If you say so, I'd love to try them out for myself. There's no way 550/350 can be more comfortable than 162/118. If it wasn't for my blown shocks, my Miata would probably glide over bumps in the road.

I used to own a 240SX with BC coils, harsh ride. I then had another 240SX with Fortune Auto coils, better but still pretty stiff.

I'm not yet an old man, I just want to find the best compromise between handling and comfort without going broke.
dsamani is offline  
Old 06-02-2019, 02:59 AM
  #7  
Junior Member
 
Join Date: Aug 2006
Location: UK
Posts: 132
Total Cats: 10
Default

Not an apples to apples comparison, but I'm running (IIRC) 550/350 on my NA, on Pro-Tech shocks with custom valving to match the springs - so a similar-ish setup to the Xidas.

The ride was a massive improvement compared to stock (on NA bilsteins) - sure if you hit a big pothole you can feel it, but the car remains composed. UK roads are pretty much as bad as US ones, and it's certainly not too bad to daily drive, and has worked well enough on the track when I've taken it there.

We also have a 987 Boxster-S in the family, in terms of suspension only - with the suspension on normal mode (not sport) it's not that much different in terms of firmness (although the rest of the car is much more refined).

I suppose what I'm trying to say is spring rates are only half of the story - how the shock is valved is the other half, if they are setup to work together then you are going to get good results. From everything I've read about the Xida range, they are properly thought out in terms of rates and valving so I don't think they are going to be as harsh as you think.
jonboy is offline  
Old 06-02-2019, 03:03 AM
  #8  
Newb
 
Join Date: Sep 2017
Posts: 8
Total Cats: 0
Default

When I removed my old suspension they only had 45,000 miles on them, so it's not like it went from blown shocks to properly functioning shocks.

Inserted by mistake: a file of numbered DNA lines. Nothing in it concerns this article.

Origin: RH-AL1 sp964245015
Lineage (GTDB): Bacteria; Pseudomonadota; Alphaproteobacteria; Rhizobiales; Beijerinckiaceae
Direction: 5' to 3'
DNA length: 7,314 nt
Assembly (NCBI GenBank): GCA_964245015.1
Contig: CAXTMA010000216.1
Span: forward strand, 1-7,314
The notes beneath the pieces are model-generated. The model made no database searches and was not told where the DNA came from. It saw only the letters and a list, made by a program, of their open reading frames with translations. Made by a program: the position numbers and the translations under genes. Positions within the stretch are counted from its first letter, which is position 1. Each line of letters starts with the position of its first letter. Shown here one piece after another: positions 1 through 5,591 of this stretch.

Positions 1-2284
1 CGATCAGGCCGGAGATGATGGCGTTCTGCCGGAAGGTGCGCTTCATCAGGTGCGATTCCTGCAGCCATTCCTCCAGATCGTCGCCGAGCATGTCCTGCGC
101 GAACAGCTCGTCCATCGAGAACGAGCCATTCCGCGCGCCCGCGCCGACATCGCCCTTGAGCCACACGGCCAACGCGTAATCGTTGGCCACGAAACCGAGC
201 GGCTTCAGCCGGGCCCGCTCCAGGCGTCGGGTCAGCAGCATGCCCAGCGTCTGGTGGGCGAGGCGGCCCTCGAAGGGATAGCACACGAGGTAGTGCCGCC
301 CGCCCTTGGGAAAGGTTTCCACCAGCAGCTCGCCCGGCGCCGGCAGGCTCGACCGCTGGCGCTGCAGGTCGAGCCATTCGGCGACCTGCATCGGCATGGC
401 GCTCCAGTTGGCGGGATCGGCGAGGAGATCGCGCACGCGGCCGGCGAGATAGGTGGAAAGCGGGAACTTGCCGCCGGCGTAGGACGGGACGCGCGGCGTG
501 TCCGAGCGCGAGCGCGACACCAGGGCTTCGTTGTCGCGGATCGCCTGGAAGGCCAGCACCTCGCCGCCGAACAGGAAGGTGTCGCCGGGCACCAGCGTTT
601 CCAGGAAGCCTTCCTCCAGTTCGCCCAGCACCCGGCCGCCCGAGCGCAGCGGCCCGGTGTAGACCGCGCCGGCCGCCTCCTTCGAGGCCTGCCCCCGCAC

When a spring is too soft it rides lower in the stroke and creates a harsher ride as it blows through the available travel and begins to get into the stiff part of the spring or even the bump stop. Keeping the suspension higher in its range of motion means it works as it should.

On track with stock suspension the car would be locked onto the bump stops with the inside front wheel in the air, no bump absorption at that point.
Bopop is offline  
Old 06-02-2019, 03:15 AM
  #9  
Junior Member
Thread Starter
 
Join Date: Dec 2018
Posts: 65
Total Cats: -7
Default

Originally Posted by Bopop View Post
When a spring is too soft it rides lower in the stroke and creates a harsher ride as it blows through the available travel and begins to get into the stiff part of the spring or even the bump stop. Keeping the suspension higher in its range of motion means it works as it should.
Hmm yeah that's right. Conversely, having a spring that's a bit softer means that at rest it's compressed a bit, and when you go into a dip then the softer spring can extend to fill the gap between the tire and the dip. Your scenario covers comfort with compression, this scenario covers comfort with rebound.

I've actually experienced situations with my 240s where riding over a dip in the highway would actually cause the car to "fall" into the dip because there wasn't enough suspension travel to cover the distance. It jiggles all your internal organs and you feel awful when you get out of the car. Not fun.
dsamani is offline  
Old 06-02-2019, 03:18 AM
  #10  
Junior Member
Thread Starter
 
Join Date: Dec 2018
Posts: 65
Total Cats: -7
Default

Originally Posted by jonboy View Post
From everything I've read about the Xida range, they are properly thought out in terms of rates and valving so I don't think they are going to be as harsh as you think.